When you get started with functional programming (FP) a common question you’ll have is, “What is an effect in functional programming?” You’ll hear advanced FPers use the words effects and effectful, but it can be hard to find a definition of what these terms mean.
Back when I was writing Functional Programming, Simplified I started to write a little Scala/FP “To-Do List” application that you can run from the command line, based on a similar application in the Learn You A Haskell For Great Good book. For reasons I don’t remember, I decided not to include it in the book, and forgot about it until I started using GraalVM (“Graal”) recently.
Back when I was writing Functional Programming, Simplified I started to write a little Scala/FP “To-Do List” application that you can run from the command line. For reasons I don’t remember, I decided not to include it in the book, and forgot about it until I recently started using GraalVM (what I call Graal).
Graal includes a native image feature lets you compile JVM classes and JAR files into native executables, so as I thought about things I can make faster, I was reminded of the To-Do List app and thought about how cool it would be if it started instantaneously. So I found the old project, blew the dust off of it (updated all of its dependencies), and made a few additions so I could create (a) a single, executable JAR file with sbt-assembly, and (b) a native executable with Graal.
Because functional programming is like algebra, there are no null values or exceptions. But of course you can still have exceptions when you try to access servers that are down or files that are missing, so what can you do? This lesson demonstrates the techniques of functional error handling in Scala.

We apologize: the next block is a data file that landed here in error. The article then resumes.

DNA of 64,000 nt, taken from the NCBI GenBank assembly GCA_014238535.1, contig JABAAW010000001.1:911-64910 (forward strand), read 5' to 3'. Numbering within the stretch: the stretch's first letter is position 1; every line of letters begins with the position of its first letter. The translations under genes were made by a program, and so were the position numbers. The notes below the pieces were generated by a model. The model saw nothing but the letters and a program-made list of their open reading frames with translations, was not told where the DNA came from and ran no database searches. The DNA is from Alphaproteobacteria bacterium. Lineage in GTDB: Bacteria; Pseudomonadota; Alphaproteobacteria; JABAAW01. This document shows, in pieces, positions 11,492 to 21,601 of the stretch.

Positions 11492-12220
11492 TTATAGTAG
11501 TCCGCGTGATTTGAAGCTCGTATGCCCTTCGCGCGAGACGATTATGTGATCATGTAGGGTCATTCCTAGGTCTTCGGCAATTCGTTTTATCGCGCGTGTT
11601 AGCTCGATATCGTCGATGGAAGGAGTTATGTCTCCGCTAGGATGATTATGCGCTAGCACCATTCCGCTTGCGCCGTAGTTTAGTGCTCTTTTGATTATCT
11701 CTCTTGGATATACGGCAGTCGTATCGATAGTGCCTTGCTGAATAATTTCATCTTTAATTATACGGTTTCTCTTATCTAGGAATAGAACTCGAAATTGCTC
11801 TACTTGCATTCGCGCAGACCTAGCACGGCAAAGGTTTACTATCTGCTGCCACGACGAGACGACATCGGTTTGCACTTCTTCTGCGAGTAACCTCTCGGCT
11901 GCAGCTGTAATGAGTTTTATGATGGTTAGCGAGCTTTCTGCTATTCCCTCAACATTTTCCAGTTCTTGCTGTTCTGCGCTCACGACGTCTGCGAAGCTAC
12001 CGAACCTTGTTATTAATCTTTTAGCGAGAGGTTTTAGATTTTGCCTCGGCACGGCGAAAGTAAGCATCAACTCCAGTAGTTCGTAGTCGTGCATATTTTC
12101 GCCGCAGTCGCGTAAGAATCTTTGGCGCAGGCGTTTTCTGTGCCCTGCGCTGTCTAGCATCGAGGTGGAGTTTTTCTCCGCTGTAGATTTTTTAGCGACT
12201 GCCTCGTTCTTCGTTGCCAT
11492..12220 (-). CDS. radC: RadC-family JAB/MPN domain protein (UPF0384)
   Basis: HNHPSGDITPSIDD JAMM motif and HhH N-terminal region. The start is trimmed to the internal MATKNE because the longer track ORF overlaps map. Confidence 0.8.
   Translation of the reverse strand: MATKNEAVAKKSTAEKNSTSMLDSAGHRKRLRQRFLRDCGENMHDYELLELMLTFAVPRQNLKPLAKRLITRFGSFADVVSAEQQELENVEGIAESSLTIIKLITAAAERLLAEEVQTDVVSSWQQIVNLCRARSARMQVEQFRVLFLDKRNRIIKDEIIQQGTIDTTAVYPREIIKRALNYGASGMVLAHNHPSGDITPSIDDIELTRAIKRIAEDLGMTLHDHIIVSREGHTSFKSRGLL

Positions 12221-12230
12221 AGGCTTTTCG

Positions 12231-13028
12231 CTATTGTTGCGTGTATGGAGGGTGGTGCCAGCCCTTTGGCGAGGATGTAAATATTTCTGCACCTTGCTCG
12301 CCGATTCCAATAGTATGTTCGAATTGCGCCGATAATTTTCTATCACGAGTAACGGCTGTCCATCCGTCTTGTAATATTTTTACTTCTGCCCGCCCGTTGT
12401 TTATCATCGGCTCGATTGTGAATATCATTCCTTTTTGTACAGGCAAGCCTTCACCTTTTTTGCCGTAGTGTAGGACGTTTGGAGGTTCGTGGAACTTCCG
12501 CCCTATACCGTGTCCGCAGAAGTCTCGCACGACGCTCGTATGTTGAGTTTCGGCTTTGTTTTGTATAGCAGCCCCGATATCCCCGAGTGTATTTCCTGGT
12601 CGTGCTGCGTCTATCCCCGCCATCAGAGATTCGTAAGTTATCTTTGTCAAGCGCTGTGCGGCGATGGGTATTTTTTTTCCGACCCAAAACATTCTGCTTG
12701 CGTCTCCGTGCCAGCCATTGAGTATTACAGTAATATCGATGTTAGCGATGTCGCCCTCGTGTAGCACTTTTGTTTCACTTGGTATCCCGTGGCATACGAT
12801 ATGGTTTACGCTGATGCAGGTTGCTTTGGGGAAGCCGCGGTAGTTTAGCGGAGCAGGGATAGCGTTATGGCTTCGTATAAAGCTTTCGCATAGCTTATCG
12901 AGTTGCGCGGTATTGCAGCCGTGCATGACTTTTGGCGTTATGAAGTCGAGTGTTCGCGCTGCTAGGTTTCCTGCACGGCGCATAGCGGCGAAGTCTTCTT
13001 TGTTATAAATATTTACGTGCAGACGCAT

Summary: Simple functional programming techniques in Scala make certain OOP design patterns, such as the Strategy Pattern, obsolete.
The OOP Strategy Pattern
Wikipedia describes the Strategy Pattern with this UML diagram:
I see some crazy/weird critics in the world. I’ll skip the details, but yes, Functional Programming, Simplified is for beginners who are new to functional programming (FP). I wrote it because I thought many other current FP books were too hard to read, and I wasted a lot of my own time with those poorly-written resources. (Frankly, when I see that something is poorly written it makes me think that the author either doesn’t care about his readers, or doesn’t understand the subject well enough to explain it well.)
I guess I could have named my book Functional Programming in Scala for Beginners, but the key thing for me is that if you want more people to learn FP — which should be a positive thing — you need to break it down into smaller components, as I have done. The book isn’t perfect, and I hope the next edition is better, but it seems to be helping a lot of people, so I’m happy about that.